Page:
R.I.P. Nick Cardy

Golden and Silver Age comic artist Nick Cardy has passed away. He was best known for his work on Aquaman and Teen Titans.

Photo © Luigi Novi

Photo © Luigi Novi

From Wikipedia:

Nick Cardy, born Nicholas Viscardi and also known as Nick Cardi (October 20, 1920-November 3, 2013),[1] was an Americancomic book artist best known for his DC Comics work on Aquaman, the Teen Titans and other major characters.

He entered the field working forEisner & Iger, one of a handful of comic book “packagers” that would create comics on demand for publishers testing the waters of the emerging medium. Joining the studio in 1939, at age 18, he worked on Fight ComicsJungle ComicsKaanga Comics, and Wings for Fiction House Publications. He wrote and drew the four-page backup feature “Lady Luck” in Will Eisner‘s 16-page, newspaper Sunday-supplement comic book colloquially called “The Spirit Section“, from the May 18, 1941 strip through February 22, 1942. Though his Lady Luck stories were credited under the house pseudonymFord Davis…”

After World War II, Wikipedia says “Though he hadn’t planned on returning to comics, he landed the assignment of drawing the black-and-white daily Tarzan comic strip of writer-artist Burne Hogarth. Cardy also worked on Warren Tufts‘ comic strip Casey Ruggles.

In 1950, Cardy began his decades-long association with DC Comics, starting with the comic book Gang Busters, based on the dramatic radio show. He began developing his breakout reputation with Tomahawk, his most prominent series at the time, which starred a white American colonist fighting the British undercover as an Iroquois Indian during the American Revolutionary War.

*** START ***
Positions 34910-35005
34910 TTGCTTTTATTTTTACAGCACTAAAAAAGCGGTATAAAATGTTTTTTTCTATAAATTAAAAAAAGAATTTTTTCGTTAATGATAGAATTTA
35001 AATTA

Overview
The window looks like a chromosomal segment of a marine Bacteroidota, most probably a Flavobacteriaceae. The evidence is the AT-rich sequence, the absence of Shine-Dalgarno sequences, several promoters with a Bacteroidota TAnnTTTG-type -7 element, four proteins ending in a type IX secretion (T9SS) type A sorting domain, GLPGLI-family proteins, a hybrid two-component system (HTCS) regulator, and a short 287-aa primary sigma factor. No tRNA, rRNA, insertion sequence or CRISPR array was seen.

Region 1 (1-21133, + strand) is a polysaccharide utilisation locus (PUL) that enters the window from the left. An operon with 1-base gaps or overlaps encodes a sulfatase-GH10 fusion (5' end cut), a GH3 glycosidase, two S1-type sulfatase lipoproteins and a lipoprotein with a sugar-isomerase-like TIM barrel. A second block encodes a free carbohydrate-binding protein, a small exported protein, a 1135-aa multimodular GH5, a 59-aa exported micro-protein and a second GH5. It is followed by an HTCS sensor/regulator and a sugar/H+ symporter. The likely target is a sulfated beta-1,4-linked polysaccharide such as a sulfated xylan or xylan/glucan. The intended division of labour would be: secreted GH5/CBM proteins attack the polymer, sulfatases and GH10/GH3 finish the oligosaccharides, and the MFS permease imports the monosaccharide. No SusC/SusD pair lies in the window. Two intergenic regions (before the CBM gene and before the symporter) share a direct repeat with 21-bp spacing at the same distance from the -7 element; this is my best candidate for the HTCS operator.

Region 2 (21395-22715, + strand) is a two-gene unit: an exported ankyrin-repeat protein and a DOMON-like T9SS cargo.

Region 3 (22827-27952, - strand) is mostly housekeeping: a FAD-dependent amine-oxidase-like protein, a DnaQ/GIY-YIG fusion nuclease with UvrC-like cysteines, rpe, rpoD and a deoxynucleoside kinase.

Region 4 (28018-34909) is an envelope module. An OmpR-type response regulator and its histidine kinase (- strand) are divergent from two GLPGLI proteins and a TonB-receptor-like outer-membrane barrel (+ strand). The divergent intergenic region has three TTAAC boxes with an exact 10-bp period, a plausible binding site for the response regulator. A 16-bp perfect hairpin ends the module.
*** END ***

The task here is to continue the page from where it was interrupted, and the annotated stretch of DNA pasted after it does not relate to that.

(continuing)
From 1962–1968, he drew the first 39 issues of Aquaman (whose character had previously starred in a backup feature in Adventure Comics), and all its covers through the final issue (#56, April 1971). In the book The Art of Nick Cardy, he recalled that, “Ramona Fradon had been drawing the character but was moving on for some reason. I remember being in [editor] Murray’s [Boltinoff] office with Ramona during the transition. … Anyway, they must have liked my work because when the character got his own series, they made me the artist”.[6]


Cardy first drew the Teen Titans in The Brave and the Bold #60 (July 1965), wherein the superhero sidekicks RobinKid Flash, andAqualad were joined by Wonder Woman‘s younger sister Wonder Girl in her first appearance.[7]
After next being featured inShowcase #59 (December 1965), the team was spun off into their own series with Teen Titans #1 (February 1966).[8] From 1966-73, Cardy penciled or inked — sometimes both — all 43 issues of the series. In 1968-69, he drew the fondly remembered but short-lived, quirky Western series Bat Lash, about an expert gunslinger who was nonetheless a dandy, and who, in a nod to 1960scounterculture, wore a flower in his hat.[9] Cardy during this time also assisted artist Al Plastino, a childhood friend, on the Batman syndicated comic strip.

Cardy became the primary DC cover artist from the early to mid-1970s.[1]

Nick Cardy was 93.


Author: 13th Dimension

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  1. Comics Luminaries Pick Their Favorite Nick Cardy Covers | 13th Dimension, Comics, Creators, Culture - […] tribute to one of the greats, some of the biggest names in comics pick their favorite covers by Nick…

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